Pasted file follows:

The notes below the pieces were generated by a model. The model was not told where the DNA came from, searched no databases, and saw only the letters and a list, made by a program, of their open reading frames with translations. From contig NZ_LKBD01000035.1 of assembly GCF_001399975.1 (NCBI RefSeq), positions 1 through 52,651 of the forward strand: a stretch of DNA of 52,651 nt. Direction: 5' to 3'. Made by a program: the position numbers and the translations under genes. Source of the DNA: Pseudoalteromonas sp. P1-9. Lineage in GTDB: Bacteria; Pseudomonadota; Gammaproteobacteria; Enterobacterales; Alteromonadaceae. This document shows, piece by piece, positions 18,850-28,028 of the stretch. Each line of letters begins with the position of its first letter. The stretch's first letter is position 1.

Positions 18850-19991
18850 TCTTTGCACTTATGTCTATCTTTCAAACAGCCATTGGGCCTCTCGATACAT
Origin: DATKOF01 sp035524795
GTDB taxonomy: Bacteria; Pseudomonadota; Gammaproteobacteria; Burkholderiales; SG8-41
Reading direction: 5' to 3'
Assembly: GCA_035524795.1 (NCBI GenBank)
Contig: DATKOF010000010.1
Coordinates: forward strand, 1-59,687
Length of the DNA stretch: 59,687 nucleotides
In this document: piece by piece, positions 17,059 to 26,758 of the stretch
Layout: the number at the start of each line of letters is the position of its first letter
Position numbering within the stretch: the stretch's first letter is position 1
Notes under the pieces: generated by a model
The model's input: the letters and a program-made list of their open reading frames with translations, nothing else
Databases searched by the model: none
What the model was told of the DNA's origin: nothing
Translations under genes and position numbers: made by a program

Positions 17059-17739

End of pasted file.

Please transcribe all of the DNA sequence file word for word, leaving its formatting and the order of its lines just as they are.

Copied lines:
The notes below the pieces were generated by a model. The model was not told where the DNA came from, searched no databases, and saw only the letters and a list, made by a program, of their open reading frames with translations. From contig NZ_LKBD01000035.1 of assembly GCF_001399975.1 (NCBI RefSeq), positions 1 through 52,651 of the forward strand: a stretch of DNA of 52,651 nt. Direction: 5' to 3'. Made by a program: the position numbers and the translations under genes. Source of the DNA: Pseudoalteromonas sp. P1-9. Lineage in GTDB: Bacteria; Pseudomonadota; Gammaproteobacteria; Enterobacterales; Alteromonadaceae. This document shows, piece by piece, positions 18,850-28,028 of the stretch. Each line of letters begins with the position of its first letter. The stretch's first letter is position 1.

Positions 18850-19991
18850 TCTTTGCACTTATGTCTATCTTTCAAACAGCCATTGGGCCTCTCGATACAT
Origin: DATKOF01 sp035524795
GTDB taxonomy: Bacteria; Pseudomonadota; Gammaproteobacteria; Burkholderiales; SG8-41
Reading direction: 5' to 3'
Assembly: GCA_035524795.1 (NCBI GenBank)
Contig: DATKOF010000010.1
Coordinates: forward strand, 1-59,687
Length of the DNA stretch: 59,687 nucleotides
In this document: piece by piece, positions 17,059 to 26,758 of the stretch
Layout: the number at the start of each line of letters is the position of its first letter
Position numbering within the stretch: the stretch's first letter is position 1
Notes under the pieces: generated by a model
The model's input: the letters and a program-made list of their open reading frames with translations, nothing else
Databases searched by the model: none
What the model was told of the DNA's origin: nothing
Translations under genes and position numbers: made by a program

Positions 17059-17739